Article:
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mainfunction return in a C/C++ program?
Q: Why does everybody tell me that
void main is bad?
void main is incorrect, how come the compiler lets it
A: The ANSI/ISO C Standard specifies that the
function be declared in one of the following two ways:
int main (void);
int main (int argc, char **argv);
In both cases the return type is an
int, and your
function should therefore either return an
int or call the
exit, when the program ends. The C++
standard includes a similar requirements for C++ programs.
Since the runtime environment assumes that
main returns an
main with any other return type, including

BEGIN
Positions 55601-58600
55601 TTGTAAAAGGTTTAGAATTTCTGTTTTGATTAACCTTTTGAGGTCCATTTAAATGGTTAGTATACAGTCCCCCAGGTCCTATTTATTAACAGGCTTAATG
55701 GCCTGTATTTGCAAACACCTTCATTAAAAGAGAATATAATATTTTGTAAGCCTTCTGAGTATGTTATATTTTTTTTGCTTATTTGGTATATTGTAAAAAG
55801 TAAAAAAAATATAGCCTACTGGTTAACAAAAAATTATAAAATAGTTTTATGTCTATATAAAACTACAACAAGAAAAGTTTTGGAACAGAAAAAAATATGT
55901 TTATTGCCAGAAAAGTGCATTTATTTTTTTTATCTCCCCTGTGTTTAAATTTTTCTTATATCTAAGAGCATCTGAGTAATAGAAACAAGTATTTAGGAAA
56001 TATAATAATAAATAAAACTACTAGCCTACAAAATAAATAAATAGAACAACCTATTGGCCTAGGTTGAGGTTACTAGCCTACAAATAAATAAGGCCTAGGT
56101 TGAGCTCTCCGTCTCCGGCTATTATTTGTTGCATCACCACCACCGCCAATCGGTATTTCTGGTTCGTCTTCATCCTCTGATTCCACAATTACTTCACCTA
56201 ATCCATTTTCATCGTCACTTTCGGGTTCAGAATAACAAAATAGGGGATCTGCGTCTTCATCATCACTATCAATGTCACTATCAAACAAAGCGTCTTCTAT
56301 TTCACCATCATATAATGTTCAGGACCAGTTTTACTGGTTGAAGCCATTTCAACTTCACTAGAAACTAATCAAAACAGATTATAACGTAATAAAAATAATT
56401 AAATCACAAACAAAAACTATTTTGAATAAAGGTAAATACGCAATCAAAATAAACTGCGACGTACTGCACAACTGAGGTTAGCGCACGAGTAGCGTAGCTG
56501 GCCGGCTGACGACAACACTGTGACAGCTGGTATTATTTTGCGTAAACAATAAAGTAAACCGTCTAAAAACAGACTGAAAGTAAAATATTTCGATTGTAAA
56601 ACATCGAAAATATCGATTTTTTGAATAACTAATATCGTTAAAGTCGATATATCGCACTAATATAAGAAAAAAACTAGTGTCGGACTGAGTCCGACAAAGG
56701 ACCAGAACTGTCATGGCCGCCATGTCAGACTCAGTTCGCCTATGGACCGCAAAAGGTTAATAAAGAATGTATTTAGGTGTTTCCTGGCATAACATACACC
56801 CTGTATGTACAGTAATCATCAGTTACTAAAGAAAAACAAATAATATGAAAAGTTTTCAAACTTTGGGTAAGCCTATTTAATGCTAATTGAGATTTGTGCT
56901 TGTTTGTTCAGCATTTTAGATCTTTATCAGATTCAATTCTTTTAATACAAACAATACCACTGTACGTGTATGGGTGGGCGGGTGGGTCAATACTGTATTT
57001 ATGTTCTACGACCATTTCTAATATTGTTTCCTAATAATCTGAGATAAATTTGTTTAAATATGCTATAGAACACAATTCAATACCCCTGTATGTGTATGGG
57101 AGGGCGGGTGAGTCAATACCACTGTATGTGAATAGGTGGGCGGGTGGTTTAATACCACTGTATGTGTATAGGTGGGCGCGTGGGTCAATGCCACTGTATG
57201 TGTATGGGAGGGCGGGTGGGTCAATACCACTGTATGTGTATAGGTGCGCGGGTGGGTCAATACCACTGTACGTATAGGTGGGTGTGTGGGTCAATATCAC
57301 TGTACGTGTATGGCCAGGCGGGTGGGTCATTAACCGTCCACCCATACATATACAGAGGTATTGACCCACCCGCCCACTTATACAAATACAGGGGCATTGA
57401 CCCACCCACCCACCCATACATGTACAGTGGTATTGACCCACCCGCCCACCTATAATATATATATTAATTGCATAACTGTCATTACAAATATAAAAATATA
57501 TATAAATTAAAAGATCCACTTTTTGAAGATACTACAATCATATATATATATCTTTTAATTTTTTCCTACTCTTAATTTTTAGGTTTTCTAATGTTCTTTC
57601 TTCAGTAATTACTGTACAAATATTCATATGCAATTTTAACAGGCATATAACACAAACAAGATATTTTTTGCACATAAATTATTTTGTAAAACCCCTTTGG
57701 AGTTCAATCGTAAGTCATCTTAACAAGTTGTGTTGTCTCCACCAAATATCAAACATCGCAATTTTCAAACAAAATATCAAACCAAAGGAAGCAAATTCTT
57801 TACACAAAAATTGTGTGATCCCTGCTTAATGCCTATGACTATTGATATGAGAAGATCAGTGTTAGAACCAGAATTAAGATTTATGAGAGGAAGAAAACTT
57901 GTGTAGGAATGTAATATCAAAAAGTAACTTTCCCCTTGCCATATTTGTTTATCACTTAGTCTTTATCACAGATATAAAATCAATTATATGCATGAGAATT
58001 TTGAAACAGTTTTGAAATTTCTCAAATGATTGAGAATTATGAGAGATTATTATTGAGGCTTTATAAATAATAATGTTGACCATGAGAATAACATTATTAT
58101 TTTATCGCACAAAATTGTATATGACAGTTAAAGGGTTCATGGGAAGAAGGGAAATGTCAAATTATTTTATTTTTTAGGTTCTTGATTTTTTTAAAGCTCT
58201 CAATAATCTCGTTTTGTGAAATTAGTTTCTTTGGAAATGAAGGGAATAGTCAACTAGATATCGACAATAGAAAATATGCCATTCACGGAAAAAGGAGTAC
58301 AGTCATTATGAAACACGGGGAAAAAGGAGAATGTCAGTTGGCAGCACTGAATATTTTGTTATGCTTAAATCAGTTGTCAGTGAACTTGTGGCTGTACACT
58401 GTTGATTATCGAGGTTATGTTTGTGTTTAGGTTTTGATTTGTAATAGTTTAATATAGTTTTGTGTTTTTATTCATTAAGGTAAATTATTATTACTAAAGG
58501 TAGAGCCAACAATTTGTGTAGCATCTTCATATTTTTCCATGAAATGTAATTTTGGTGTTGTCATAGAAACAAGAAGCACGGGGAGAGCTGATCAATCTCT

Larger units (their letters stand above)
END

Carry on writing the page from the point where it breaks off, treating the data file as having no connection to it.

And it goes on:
void, invites trouble. The compiler might compile such a
program, since the ANSI Standard doesn't require it to fail, but
the behavior of such a program is, in the Standard's parlance,
"undefined" (read: anything can happen). That is why GCC will print a
warning in these cases if you use the
To summarize, using
void main is unsafe and can
potentially do evil things to your program. It is best to avoid it.
Note that the C++ standard, in contrast to the C standard,
void main(), and explicitly says that if the
controls reaches the end of
main without encountering a
return statement, the effect is that of executing
return 0;. When compiling a C++ program, GCC automatically generates the
code to return zero from the
main function, in case the
programmer leaves that out.